• Reading list

    Center for Studying Health System Change: (1) publications on insurance coverage and costs, (2) publications on health care markets, (3) all publications. That should be enough to keep you busy for a while.

    Insurance status and hospital care for myocardial infarction, stroke, and pneumonia, by Omar Hasan, E. John Orav, and LeRoi S. Hicks

    Despite widely documented variations in health care outcomes by insurance status, few nationally representative studies have examined such disparities in the inpatient setting. [Our objective is to] determine whether there are insurance-related differences in hospital care for 3 common medical conditions. … For each diagnosis, we compared in-hospital mortality, length of stay (LOS), and cost per hospitalization for Medicaid and uninsured patients with the privately insured. Compared with the privately insured, in-hospital mortality among AMI and stroke patients was significantly higher for the uninsured (adjusted odds ratio [OR] 1.52, 95% confidence interval [CI] [1.24-1.85] for AMI and 1.49 [1.29-1.72] for stroke) and among pneumonia patients was significantly higher for Medicaid recipients (1.21 [1.01-1.45]). Excluding patients who died during hospitalization, LOS was consistently longer for Medicaid recipients for all 3 conditions (adjusted ratio 1.07, 95% CI [1.05-1.09] for AMI, 1.17 [1.14-1.20] for stroke, and 1.04 [1.03-1.06] for pneumonia), although costs were significantly higher for Medicaid recipients for only 2 of the 3 conditions (adjusted ratio 1.06, 95% CI [1.04-1.09] for stroke and 1.05 [1.04-1.07] for pneumonia). … Americans hospitalized for 3 common medical conditions, significantly lower in-hospital mortality was noted for privately insured patients compared with the uninsured or Medicaid recipients. Interventions to reduce insurance-related gaps in inpatient quality of care should be investigated.

    Regression Discontinuity Designs in Economics, by David S. Lee and Thomas Lemieux

    This paper provides an introduction and “user guide” to Regression Discontinuity (RD) designs for empirical researchers. It presents the basic theory behind the research design, details when RD is likely to be valid or invalid given economic incentives, explains why it is considered a “quasi-experimental” design, and summarizes different ways (with their advantages and disadvantages) of estimating RD designs and the limitations of interpreting these estimates. Concepts are discussed using examples drawn from the growing body of empirical research using RD.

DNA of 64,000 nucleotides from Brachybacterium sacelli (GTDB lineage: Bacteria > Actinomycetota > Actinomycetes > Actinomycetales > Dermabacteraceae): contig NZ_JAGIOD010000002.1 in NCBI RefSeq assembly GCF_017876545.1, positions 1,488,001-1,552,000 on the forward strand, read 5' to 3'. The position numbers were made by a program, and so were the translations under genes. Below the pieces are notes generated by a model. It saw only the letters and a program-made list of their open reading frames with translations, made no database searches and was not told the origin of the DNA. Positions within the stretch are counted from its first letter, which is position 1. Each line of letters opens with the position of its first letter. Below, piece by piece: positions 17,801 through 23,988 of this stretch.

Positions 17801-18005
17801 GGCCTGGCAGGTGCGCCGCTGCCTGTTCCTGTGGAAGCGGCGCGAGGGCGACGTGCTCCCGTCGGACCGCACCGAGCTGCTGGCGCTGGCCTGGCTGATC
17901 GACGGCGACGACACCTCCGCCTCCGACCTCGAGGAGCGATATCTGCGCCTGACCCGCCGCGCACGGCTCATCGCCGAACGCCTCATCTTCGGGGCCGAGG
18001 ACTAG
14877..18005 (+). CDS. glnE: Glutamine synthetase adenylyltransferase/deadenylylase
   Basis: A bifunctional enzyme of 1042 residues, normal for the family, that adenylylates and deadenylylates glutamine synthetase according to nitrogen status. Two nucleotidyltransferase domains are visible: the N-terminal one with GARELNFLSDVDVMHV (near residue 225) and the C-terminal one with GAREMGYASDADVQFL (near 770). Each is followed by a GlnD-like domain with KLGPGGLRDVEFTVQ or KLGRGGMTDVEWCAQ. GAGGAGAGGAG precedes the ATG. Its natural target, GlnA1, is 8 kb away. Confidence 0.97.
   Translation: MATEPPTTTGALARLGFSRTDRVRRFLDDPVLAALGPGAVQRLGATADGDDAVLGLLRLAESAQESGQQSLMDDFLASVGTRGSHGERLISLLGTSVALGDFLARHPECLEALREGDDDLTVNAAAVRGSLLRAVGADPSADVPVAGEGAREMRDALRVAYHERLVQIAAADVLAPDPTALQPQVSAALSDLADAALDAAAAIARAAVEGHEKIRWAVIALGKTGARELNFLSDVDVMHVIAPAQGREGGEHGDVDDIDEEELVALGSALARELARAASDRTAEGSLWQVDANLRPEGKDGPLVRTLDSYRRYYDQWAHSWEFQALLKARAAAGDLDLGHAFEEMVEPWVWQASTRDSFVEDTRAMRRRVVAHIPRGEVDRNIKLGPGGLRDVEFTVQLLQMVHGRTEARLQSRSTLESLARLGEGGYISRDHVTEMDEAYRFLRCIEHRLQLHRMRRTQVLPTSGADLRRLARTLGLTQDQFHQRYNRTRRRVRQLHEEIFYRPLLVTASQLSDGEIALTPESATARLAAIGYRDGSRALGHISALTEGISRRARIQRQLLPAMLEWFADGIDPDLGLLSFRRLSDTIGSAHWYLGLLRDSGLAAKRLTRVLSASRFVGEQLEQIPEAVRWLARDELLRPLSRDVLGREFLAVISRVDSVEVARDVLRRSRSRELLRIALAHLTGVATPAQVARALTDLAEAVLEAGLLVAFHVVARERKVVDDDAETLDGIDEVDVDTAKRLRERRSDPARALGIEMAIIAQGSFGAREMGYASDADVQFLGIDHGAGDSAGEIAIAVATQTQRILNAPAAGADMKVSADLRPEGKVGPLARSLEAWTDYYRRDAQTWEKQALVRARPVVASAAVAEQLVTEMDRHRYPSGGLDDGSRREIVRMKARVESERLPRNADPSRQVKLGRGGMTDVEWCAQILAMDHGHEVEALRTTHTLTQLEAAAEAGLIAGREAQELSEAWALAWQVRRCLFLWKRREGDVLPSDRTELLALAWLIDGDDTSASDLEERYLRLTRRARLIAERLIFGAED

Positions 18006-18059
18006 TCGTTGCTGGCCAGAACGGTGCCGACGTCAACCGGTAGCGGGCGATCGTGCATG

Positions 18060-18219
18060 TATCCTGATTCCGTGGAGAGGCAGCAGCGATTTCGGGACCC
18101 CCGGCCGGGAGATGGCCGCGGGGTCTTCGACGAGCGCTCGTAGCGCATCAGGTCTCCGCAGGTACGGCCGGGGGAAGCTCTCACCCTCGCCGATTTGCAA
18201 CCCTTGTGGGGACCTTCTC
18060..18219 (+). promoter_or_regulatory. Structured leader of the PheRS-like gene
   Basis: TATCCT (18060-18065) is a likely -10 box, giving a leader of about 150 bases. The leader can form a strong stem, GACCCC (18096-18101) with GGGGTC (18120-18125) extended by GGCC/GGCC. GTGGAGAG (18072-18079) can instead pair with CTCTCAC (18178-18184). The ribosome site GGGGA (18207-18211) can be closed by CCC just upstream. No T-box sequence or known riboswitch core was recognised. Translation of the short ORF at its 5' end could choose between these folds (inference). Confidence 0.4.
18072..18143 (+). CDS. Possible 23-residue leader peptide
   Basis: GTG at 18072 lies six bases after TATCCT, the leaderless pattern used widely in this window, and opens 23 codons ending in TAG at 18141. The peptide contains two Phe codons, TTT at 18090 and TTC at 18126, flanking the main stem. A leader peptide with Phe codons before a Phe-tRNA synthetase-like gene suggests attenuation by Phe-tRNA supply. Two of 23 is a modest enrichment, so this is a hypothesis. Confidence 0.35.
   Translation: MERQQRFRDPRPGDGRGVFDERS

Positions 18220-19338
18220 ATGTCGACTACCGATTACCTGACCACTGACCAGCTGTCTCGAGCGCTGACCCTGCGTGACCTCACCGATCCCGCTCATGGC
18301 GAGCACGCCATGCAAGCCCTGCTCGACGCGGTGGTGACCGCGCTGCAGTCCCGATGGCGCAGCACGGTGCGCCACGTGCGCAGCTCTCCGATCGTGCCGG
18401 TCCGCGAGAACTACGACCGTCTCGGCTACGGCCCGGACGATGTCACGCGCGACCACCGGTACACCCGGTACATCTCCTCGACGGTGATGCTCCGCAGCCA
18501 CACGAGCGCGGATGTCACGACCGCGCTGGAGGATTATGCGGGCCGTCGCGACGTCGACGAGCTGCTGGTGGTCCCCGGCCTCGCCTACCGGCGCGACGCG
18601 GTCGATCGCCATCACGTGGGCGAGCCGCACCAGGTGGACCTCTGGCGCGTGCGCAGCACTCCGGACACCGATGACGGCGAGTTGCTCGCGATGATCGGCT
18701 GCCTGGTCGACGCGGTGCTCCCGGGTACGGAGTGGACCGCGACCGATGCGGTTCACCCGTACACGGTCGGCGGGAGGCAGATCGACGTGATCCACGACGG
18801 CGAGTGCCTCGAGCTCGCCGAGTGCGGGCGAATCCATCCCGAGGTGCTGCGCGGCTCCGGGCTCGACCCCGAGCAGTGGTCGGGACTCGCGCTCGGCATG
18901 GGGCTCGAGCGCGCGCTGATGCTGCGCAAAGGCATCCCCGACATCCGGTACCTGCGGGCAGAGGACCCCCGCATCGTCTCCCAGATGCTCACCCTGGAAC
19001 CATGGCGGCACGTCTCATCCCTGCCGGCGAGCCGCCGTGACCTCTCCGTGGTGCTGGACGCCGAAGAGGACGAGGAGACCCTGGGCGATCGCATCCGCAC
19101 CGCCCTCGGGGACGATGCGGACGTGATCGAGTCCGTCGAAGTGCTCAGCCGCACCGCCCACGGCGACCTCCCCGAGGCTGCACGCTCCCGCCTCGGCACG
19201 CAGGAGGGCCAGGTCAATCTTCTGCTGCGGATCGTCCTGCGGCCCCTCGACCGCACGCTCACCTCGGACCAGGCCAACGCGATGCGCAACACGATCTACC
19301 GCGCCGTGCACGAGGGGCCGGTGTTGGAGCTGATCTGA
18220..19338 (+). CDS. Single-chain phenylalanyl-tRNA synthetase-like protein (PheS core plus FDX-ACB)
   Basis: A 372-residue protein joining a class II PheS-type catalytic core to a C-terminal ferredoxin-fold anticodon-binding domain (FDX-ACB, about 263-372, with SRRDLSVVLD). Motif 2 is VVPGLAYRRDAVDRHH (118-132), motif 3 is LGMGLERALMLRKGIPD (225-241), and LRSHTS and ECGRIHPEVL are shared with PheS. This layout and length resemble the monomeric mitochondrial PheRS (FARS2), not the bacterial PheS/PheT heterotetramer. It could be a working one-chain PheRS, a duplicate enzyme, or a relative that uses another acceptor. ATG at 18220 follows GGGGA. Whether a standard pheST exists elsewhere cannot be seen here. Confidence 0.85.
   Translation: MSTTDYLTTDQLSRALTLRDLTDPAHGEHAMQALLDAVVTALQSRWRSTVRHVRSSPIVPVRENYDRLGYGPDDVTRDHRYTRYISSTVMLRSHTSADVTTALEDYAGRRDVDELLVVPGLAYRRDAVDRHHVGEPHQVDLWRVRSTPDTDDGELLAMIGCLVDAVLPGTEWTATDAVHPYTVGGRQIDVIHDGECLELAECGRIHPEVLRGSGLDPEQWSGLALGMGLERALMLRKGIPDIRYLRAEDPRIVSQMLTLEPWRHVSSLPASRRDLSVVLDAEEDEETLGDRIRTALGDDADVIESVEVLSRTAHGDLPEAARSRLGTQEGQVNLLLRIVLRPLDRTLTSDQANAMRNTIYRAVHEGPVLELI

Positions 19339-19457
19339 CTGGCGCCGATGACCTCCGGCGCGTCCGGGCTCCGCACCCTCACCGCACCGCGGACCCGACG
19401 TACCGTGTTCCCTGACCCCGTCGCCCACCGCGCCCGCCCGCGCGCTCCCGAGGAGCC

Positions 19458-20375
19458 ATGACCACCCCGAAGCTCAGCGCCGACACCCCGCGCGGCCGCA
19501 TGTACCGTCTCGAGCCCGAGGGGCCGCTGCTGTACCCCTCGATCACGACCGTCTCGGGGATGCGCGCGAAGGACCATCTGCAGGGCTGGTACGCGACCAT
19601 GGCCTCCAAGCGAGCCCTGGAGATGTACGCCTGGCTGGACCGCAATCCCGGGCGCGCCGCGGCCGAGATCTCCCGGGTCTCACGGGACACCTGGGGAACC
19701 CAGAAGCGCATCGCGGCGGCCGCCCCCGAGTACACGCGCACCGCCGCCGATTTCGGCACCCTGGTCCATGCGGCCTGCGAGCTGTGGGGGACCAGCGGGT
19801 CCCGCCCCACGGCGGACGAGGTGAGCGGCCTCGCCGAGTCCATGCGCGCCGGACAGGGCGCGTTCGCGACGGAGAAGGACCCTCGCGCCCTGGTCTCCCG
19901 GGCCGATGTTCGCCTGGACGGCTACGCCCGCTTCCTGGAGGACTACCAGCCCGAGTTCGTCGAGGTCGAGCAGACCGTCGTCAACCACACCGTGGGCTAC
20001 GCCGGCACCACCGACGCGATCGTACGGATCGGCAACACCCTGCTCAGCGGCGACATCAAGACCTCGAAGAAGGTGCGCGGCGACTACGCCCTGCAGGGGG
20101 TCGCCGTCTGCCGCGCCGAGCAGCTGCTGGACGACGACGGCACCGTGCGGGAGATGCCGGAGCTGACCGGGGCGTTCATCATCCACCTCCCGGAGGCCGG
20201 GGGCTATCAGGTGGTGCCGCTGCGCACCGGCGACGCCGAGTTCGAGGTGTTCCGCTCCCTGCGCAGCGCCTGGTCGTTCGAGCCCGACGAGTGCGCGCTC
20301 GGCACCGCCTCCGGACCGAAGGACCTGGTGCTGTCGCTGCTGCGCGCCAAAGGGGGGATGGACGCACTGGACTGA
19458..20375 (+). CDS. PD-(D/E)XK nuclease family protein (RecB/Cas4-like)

Building Bridges between Structural and Program Evaluation Approaches to Evaluating Policy, by James J. Heckman

    This paper compares the structural approach to economic policy analysis with the program evaluation approach. It offers a third way to do policy analysis that combines the best features of both approaches. I illustrate the value of this alternative approach by making the implicit economics of LATE explicit, thereby extending the interpretability and range of policy questions that LATE can answer.

    Better LATE Than Nothing: Some Comments on Deaton (2009) and Heckman and Urzua (2009), by Guido W. Imbens

    Two recent papers, Deaton (2009) and Heckman and Urzua (2009), argue against what they see as an excessive and inappropriate use of experimental and quasi-experimental methods in empirical work in economics in the last decade. They specifically question the increased use of instrumental variables and natural experiments in labor economics and of randomized experiments in development economics. In these comments, I will make the case that this move toward shoring up the internal validity of estimates, and toward clarifying the description of the population these estimates are relevant for, has been important and beneficial in increasing the credibility of empirical work in economics. I also address some other concerns raised by the Deaton and Heckman-Urzua papers.

    Instruments, Randomization, and Learning about Development, by Angus Deaton

    There is currently much debate about the effectiveness of foreign aid and about what kind of projects can engender economic development. There is skepticism about the ability of econometric analysis to resolve these issues or of development agencies to learn from their own experience. In response, there is increasing use in development economics of randomized controlled trials (RCTs) to accumulate credible knowledge of what works, without overreliance on questionable theory or statistical methods. When RCTs are not possible, the proponents of these methods advocate quasi-randomization through instrumental variable (IV) techniques or natural experiments. I argue that many of these applications are unlikely to recover quantities that are useful for policy or understanding: two key issues are the misunderstanding of exogeneity and the handling of heterogeneity. I illustrate from the literature on aid and growth. Actual randomization faces similar problems as does quasi-randomization, notwithstanding rhetoric to the contrary. I argue that experiments have no special ability to produce more credible knowledge than other methods, and that actual experiments are frequently subject to practical problems that undermine any claims to statistical or epistemic superiority. I illustrate using prominent experiments in development and elsewhere. As with IV methods, RCT-based evaluation of projects, without guidance from an understanding of underlying mechanisms, is unlikely to lead to scientific progress in the understanding of economic development. I welcome recent trends in development experimentation away from the evaluation of projects and toward the evaluation of theoretical mechanisms.

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